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    #1

    Post A question about the conjunction and

    Hi,
    One grammar guide teaches that if two modifiers of similar kind refers to the same noun (thing or person) only the first is preceded by an article, while the noun is in the singular (The black and white dress she had on was very becoming); but if they refer to different things the noun is in the plural, with an article preceding each modifier (The black and the white dresses were very becoming). This, as I have understood it, means that, for example, the phrase a/the political, economic, and social sphere implies that the sphere is at once economic, political, and social. But how should I understand (if the above rule really governs the structure) an example where the noun is in the plural but only the first modifier is preceded by an article as it is in a sentence you can read in the CollinsCobuild dictionary--We are doing this work in the context of reforms in the economic, social and cultural spheres. The use of the plural noun means that the three spheres are considered different things by the writer, and thus, the the would have to stand before each adjective like here-- the economic, the social, and the cultural spheres. Does this mean that the rule is wrong or incomplete, or I have misunderstood something?
    Last edited by GKanka; 07-Jan-2012 at 20:29.

  1. 5jj's Avatar
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    #2

    Re: A question about the conjunction and

    Quote Originally Posted by GKanka View Post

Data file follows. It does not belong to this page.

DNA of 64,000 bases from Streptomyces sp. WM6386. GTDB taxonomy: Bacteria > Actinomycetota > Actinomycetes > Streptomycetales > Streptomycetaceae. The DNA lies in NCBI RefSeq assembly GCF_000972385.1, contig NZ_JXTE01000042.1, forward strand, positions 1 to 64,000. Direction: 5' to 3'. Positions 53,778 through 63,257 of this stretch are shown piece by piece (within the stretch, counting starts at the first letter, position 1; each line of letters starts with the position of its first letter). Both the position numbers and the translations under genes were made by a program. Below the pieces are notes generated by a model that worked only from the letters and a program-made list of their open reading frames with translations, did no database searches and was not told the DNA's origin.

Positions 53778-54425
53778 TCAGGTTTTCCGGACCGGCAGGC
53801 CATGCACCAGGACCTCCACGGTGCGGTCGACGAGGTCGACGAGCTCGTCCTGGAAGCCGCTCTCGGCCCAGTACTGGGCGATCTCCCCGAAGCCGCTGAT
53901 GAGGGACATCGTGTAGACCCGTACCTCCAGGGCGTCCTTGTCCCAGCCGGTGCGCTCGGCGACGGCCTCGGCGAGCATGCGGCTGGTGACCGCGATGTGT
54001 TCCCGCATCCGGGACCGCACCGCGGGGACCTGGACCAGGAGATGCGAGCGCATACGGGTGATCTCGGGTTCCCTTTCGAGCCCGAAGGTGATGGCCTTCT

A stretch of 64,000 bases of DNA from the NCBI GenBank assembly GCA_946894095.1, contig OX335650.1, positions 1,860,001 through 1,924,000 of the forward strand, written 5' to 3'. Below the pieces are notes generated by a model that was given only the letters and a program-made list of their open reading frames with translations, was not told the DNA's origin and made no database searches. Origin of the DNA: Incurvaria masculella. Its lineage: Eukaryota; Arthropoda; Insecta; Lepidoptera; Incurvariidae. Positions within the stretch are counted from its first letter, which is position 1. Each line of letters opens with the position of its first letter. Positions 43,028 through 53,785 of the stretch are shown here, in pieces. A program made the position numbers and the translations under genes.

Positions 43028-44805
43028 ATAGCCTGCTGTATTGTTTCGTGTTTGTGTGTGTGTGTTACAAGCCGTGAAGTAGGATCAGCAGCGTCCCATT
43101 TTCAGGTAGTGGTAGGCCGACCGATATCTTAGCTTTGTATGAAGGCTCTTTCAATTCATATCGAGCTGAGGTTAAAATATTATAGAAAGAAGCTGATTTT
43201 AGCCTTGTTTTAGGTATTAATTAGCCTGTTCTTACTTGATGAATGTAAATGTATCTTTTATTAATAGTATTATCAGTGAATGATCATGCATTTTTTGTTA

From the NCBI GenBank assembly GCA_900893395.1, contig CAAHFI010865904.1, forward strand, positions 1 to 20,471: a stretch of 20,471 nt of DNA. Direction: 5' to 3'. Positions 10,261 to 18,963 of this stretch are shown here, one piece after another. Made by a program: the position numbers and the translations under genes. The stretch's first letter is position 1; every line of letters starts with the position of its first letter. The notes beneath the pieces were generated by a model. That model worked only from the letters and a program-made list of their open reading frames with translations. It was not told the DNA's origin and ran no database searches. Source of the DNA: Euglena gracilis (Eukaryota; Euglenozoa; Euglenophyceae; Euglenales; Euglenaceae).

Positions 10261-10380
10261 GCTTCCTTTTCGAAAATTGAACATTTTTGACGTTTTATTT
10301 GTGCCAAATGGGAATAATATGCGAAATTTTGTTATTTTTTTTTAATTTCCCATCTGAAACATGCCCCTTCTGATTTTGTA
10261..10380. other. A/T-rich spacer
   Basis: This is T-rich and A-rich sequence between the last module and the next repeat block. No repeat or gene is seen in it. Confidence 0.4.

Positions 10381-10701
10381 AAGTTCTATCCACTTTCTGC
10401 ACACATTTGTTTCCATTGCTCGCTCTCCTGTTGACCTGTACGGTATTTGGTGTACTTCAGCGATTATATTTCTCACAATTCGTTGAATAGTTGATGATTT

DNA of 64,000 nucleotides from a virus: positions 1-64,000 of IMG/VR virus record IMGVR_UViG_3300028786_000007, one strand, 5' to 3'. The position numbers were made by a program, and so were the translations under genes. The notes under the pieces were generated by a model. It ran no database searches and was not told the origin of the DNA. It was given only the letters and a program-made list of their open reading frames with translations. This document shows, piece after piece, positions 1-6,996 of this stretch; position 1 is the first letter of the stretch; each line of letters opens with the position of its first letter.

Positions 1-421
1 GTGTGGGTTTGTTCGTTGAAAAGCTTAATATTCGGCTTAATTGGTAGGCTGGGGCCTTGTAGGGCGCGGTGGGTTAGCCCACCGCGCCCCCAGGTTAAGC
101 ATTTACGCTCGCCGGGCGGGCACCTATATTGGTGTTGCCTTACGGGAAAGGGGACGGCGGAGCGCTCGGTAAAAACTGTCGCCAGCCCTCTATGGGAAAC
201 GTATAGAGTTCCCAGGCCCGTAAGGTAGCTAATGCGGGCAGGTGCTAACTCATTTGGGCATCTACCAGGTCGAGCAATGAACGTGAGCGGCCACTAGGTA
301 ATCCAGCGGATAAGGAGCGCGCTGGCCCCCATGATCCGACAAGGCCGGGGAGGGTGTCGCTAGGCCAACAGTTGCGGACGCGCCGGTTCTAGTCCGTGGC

One grammar guide teaches that if two modifiers of a similar kind refers to the same noun (thing or person) only the first is preceded by an article, while the noun is in the singular (The black and white dress she had on was very becoming); but if they refer to different things the noun is in the plural, with an article preceding each modifier (The black and the white dresses were very becoming).
    This is only to avoid ambiguity
    .Without the second determiner, both dresses could have been black-and-white. Where there is no possibility of ambiguity, a second determiner is not necessary - The French and Russian Ambassadors were at the reception.

    -
    This, as I have understood it, means that, for example, the phrase a/the political, economic, and social sphere implies that the sphere is at once economic, political, and social. But how should I understand (if the above rule really governs the structure) an example where the noun is in the plural but only the first modifier is preceded by an article as it is in a sentence you can read in the CollinsCobuild dictionary--We are doing this work in the context of reforms in the economic, social and cultural spheres.
    Three different spheres are clearly meant, and so the second and third determiners can be omitted.


    Does this mean that the grammar guide lies and the rule is wrong or incomplete, or I have misunderstood something?
    The grammar guide has given an over-simplified version of what happens.

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